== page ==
(underlining and red stuff my emphasis. I'm really offended at outraged that the New York Times has insulted the leader of my religious tradition. I demand an apology! More tomorrow.)
There is more than enough religious anger in the world. So it is particularly disturbing that Pope Benedict XVI has insulted Muslims, quoting a 14th-century description of Islam as “evil and inhuman.”
In the most provocative part of a speech this week on “faith and reason,” (scare quotes...why???) the pontiff recounted a conversation between an “erudite” Byzantine Christian emperor and a “learned” Muslim Persian circa 1391. The pope quoted the emperor saying, “Show me just what Muhammad brought that was new, and there you will find things only evil and inhuman, such as his command to spread by the sword the faith he preached.”
(So...now we live in a world in which quoting 14th century texts necessitates apologies?)
Muslim leaders the world over have demanded apologies and threatened to recall their ambassadors from the Vatican, warning that the pope’s words dangerously reinforce a false and biased view of Islam. For many Muslims, holy war — jihad — is a spiritual struggle, and not a call to violence. And they denounce its perversion by extremists, who use jihad to justify murder and terrorism. (And a few Muslims around the world have burned an effigy of the Pope, held angry protests and have said that the Pope's words might inspire violence...which argues against the purported point being made...how?)
The Vatican issued a statement saying that Benedict meant no offense and in fact desired dialogue. But this is not the first time the pope has fomented discord between Christians and Muslims.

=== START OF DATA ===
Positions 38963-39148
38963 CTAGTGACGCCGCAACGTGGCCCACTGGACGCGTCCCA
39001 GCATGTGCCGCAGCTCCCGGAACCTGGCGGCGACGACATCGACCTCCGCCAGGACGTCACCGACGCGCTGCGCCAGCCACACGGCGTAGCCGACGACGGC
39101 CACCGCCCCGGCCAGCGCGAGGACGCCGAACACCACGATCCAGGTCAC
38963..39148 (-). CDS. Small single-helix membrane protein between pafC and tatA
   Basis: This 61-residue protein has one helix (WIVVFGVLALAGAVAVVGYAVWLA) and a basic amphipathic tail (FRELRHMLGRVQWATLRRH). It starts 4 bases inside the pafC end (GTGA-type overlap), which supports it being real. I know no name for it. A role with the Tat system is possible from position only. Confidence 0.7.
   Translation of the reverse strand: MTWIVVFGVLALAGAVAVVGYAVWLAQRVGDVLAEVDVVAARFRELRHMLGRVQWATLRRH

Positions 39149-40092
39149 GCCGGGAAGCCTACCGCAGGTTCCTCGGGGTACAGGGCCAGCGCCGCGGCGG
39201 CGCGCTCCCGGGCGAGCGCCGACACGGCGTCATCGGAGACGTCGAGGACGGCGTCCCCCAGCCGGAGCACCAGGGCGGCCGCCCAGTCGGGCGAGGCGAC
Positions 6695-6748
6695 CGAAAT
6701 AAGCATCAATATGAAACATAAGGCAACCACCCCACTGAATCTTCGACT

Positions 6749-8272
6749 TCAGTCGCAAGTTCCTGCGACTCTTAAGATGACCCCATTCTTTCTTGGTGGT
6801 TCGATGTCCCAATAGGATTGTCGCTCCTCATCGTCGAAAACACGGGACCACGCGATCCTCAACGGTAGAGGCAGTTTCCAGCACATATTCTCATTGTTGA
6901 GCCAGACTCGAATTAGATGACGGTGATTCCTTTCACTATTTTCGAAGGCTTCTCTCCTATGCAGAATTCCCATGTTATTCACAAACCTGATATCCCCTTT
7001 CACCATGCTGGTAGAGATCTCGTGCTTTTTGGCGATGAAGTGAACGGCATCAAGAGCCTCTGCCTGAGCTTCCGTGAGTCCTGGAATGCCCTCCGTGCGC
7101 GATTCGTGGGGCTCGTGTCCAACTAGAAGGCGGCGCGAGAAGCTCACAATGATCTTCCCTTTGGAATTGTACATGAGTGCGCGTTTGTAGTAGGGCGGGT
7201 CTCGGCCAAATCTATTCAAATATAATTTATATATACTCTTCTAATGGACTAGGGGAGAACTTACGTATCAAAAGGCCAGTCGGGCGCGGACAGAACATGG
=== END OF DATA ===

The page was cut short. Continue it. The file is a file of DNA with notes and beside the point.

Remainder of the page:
In 2004 when he was still the Vatican’s top theologian, he spoke out against Turkey’s joining the European Union, because Turkey, as a Muslim country was “in permanent contrast to Europe.”
A doctrinal conservative, his greatest fear appears to be the loss of a uniform Catholic identity, not exactly the best jumping-off point for tolerance or interfaith dialogue.
The world listens carefully to the words of any pope. And it is tragic and dangerous when one sows pain, either deliberately or carelessly. He needs to offer a deep and persuasive apology, demonstrating that words can also heal.
(Please send me links to the NYTimes editorials calling on Muslim leaders to offer deep and persuasive apologies for pervasive, virulent and demonic anti-Semitic speech and action endemic in the Middle East, as well as the persecution of non-Muslims in many Muslim countries. Thanks much. It shouldn't take long.)
I'll have more to say at some point tomorrow. Meanwhile, you have a go. You'll do better than I at this point, considering my brain just exploded.
(And in case you're slow- that request for links is called "sarcasm")